Scaling Down Methodology for Composite Cab Front Prototype Using Resin Transfer Moulding Process
Swati Neogi, September 2013

Most industrial composite parts that are large and complex in geometry are manufactured by the hand layup method. The resin transfer moulding (RTM) process is a better substitute but is not used readily due to the lack of proper manufacturing technology. Development of a proper RTM manufacturing process for a specific application requires a proper mould design. In addition the difficulty in the tooling design and mould fabrication cost increases with size and complexity of the component. The scale down strategy of full scale product avoids bigger size mould requirements prototype production for product testing and quality check at the starting phase of product development. Moreover the scale down strategy can be used to validate the process and the product with less capital input. In this work we propose a methodology to develop a scaled down prototype for a large and complex composite structures based on virtual simulation technique keeping the mold fill time and mold fill pattern unchanged. The methodology has been demonstrated taking a composite cab front that is currently used by the hand layup technique as case study. From the simulations and actual experiments it was found that the injection pressure at the full scale model has to be reduced to the times of reciprocal of square of geometrical mould scale down factor to meet the same mould fill time and mould fill pattern keeping the injection strategy the same.

A Case Study—SMC Consistency: A Data-Based Technique to Quality Improvement
Probir Guha, September 2013

A method to identify root causes of manufacturing quality defects has been developed that allows for the implementation of process and material improvements via a databased analysis system known as “The SMC Consistency Method.” In 2006 a statistical method that ties SMC molding parameters to process and raw material parameters was introduced. The following year an SMC viscosity improvement effort using this method was announced. The current paper presents additional examples that have identified root causes of material and process variations that have resulted in sporadic defects in the molded product. The case study will show how defect data from the molding plant was successfully used to identify key molding compounding and raw material factors. The SMC consistency method utilizes actual production data as opposed to the use of data generated by conducting special DOEs.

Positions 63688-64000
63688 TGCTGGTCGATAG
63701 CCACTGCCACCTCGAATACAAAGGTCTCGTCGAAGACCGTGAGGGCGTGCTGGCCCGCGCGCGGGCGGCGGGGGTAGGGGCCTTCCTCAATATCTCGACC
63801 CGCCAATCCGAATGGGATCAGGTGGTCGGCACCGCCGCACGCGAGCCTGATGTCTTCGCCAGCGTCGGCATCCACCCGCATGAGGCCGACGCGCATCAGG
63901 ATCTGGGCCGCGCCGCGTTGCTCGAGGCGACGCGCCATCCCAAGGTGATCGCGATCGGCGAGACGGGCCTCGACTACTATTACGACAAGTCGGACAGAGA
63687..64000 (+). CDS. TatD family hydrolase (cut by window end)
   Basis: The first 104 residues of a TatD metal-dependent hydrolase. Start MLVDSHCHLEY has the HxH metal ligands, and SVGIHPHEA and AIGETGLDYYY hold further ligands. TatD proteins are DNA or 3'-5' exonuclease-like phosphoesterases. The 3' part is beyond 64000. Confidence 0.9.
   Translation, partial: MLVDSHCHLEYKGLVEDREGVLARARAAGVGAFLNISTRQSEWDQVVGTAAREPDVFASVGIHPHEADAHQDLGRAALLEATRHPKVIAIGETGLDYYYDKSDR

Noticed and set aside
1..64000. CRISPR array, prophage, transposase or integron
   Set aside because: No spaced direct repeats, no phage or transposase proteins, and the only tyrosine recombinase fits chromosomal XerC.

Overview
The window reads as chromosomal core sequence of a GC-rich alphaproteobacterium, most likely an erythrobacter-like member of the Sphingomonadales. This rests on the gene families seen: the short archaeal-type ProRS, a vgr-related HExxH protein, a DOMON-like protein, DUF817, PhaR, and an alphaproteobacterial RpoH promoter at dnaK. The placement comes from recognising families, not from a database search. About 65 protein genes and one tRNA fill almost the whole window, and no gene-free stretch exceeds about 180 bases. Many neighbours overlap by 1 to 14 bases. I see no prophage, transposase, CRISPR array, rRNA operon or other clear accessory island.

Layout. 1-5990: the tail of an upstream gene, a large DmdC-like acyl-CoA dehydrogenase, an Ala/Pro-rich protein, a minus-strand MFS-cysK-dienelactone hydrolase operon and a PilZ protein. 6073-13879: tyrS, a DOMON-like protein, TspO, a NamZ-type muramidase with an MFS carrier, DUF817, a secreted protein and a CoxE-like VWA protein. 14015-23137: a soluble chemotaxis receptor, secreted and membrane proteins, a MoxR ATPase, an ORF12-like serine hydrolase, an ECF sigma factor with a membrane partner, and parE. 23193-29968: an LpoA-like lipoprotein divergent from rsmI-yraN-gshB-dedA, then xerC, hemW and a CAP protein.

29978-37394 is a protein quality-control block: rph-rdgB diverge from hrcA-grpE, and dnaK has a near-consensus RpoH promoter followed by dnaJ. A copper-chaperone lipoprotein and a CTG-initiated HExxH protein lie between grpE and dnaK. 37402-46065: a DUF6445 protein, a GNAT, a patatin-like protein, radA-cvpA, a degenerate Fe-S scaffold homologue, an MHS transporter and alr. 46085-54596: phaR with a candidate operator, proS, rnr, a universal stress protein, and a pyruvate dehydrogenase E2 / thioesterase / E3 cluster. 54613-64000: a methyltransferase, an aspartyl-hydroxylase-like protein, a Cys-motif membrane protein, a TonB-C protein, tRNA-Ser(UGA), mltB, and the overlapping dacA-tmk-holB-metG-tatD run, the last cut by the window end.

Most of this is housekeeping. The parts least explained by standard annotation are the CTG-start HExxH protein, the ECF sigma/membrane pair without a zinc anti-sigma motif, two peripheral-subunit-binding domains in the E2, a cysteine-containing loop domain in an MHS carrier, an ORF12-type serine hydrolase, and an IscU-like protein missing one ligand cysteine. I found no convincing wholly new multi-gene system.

Damage and Failure Mechanism Study of Composite Crushtubes during Axial Crush through Progressive Failure Dynamic Analysis
Frank Abdi, September 2013

Carbon fiber-reinforced polymer (CFRP) is considered to be a good candidate for energy absorption due to its high specific energy absorption (SAE) as the ratio of energy absorbed by the tube mass. However composite damage distribution in the components should be carefully designed to confine damage progression in the load application region and prevent any premature catastrophic failure. This presentation addresses different damage and failure modes triggered in composite crush tubes that have different ply orientation angles. The modeling strategy is validated by experimental quasi-static crush tube experiments and the study contains a comprehensive damage-mode tracking in each ply to identify the effectiveness of the candidates. The correlation between the damage propagation is compared with the overall crash response in terms of crush load vs. crush displacement.

Compatibilizer Additives for Improving the Delamination Resistance of PET/Pa-MXD6 Multilayer Coinjection Stretch Blow Molded Bottles
Kris Akkapeddi, May 2013

The delamination resistance of multilayer PET/ PA-MXD6 coinjection stretch blow molded bottles was found to be significantly improved through the use of small amounts of specific dual-functional compatibilizer additives, blended into the nylon layer during the sequential coinjection molding step. Such modified multilayer PET bottles resist delamination even under stress-concentrated impact testing conditions.

The Effect of Coathanger Die Manifold Symmetry on Layer Uniformity in Multilayer Coextrusion